Astronomers have discovered a rare in-sync solar system with six planets moving like a grand cosmic orchestra, untouched by outside forces since their birth billions of years ago.
The find, announced Wednesday, can help explain how solar systems across the Milky Way galaxy came to be. This one is 100 light-years away in the constellation Coma Berenices. A light-year is 5.8 trillion miles. A pair of planet-hunting satellites — NASA's Tess and the European Space Agency's Cheops — teamed up for the observations that discovered the solar system.
Derrick Pitts, the chief astronomer at Philadelphia's Franklin Institute, told CBS News that the planets are a rare example of how researchers "think solar systems are born."
"The planets are in perfect synchronous orbit with each other ... We're looking at what a solar system may have looked like billions of years ago, even what our solar system may have looked like billions of years ago," Pitts said.
None of the planets in perfect synchrony are within the star's so-called habitable zone, which means little if any likelihood of life, at least as we know it.
"Here we have a golden target" for comparison, said Adrien Leleu of the University of Geneva, who was part of an international team that published the results in the journal Nature.
Pitts said that because the solar system is untouched, researchers may be able to understand more about how our own solar system formed.
"It's difficult to actually look at a solar system like ours and do what I call forensic astronomy, looking back over time to imagine what the dynamic conditions were like in the early solar system ... There was so much dynamic activity in our solar system in the beginning. Our solar system right now looks nothing like what it originally looked like," Pitts said. "Look at a solar system like this one, where the planets are in this nice synchronicity and look at a number of other planetary systems that show the same thing, and hopefully we can figure out how our solar system got to be the way it is."
This star, known as HD 110067, may have even more planets. The six found so far are roughly two to three times the size of Earth, but with densities closer to the gas giants in our own solar system. Pitts said most of the planets are smaller than Neptune. Their orbits range from nine to 54 days, putting them closer to their star than Venus is to the sun and making them exceedingly hot.
As gas planets, they're believed to have solid cores made of rock, metal or ice, enveloped by thick layers of hydrogen, according to the scientists. More observations are needed to determine what's in their atmospheres.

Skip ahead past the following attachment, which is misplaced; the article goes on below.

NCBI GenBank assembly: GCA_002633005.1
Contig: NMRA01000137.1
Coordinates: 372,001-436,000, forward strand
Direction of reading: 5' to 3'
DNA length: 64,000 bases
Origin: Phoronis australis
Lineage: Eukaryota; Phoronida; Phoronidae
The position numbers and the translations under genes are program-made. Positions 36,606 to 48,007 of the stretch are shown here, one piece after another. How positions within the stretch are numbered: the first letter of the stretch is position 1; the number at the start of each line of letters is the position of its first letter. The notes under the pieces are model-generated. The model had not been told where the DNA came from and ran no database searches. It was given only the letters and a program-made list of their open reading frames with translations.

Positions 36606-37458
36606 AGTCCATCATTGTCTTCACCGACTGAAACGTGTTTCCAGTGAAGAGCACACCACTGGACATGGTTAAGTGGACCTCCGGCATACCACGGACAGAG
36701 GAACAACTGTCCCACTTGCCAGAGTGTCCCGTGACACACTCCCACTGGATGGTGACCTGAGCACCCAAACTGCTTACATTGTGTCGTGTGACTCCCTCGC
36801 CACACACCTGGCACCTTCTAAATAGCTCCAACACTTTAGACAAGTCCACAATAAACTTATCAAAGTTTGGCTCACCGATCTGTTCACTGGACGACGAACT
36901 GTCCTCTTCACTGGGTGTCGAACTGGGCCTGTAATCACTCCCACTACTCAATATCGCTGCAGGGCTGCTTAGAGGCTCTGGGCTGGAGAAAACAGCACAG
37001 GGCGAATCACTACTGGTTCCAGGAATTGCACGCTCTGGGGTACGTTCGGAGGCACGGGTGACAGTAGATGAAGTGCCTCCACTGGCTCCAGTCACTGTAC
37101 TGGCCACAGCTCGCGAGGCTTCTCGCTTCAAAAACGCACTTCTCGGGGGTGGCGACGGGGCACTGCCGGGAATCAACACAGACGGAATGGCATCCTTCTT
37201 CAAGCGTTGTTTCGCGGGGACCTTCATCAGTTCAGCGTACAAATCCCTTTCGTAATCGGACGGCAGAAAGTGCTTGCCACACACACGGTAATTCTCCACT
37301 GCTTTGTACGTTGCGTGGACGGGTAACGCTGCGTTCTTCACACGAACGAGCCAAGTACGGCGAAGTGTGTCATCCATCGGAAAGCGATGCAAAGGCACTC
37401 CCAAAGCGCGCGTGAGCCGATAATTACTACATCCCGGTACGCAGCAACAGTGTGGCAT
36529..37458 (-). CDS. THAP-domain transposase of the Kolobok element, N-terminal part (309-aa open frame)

This solar system is unique because all six planets move similar to a perfectly synchronized symphony, scientists said. In technical terms, it's known as resonance that's "precise, very orderly," said co-author Enric Palle of the Institute of Astrophysics of the Canary Islands.
The innermost planet completes three orbits for every two by its closest neighbor. It's the same for the second- and third-closest planets, and the third- and fourth-closest planets.
The two outermost planets complete an orbit in 41 and 54.7 days, resulting in four orbits for every three. The innermost planet, meanwhile, completes six orbits in exactly the time the outermost completes one.
All solar systems, including our own, are thought to have started out like this one, according to the scientists. But it's estimated only 1 in 100 systems have retained that synchrony, and ours isn't one of them. Giant planets can throw things off-kilter. So can meteor bombardments, close encounters with neighboring stars and other disturbances.
While astronomers know of 40 to 50 in-sync solar systems, none have as many planets in such perfect step or as bright a star as this one, Palle said.
The University of Bern's Hugh Osborn, who was part of the team, was "shocked and delighted" when the orbital periods of this star system's planets came close to what scientists predicted.
"My jaw was on the floor," he said. "That was a really nice moment."
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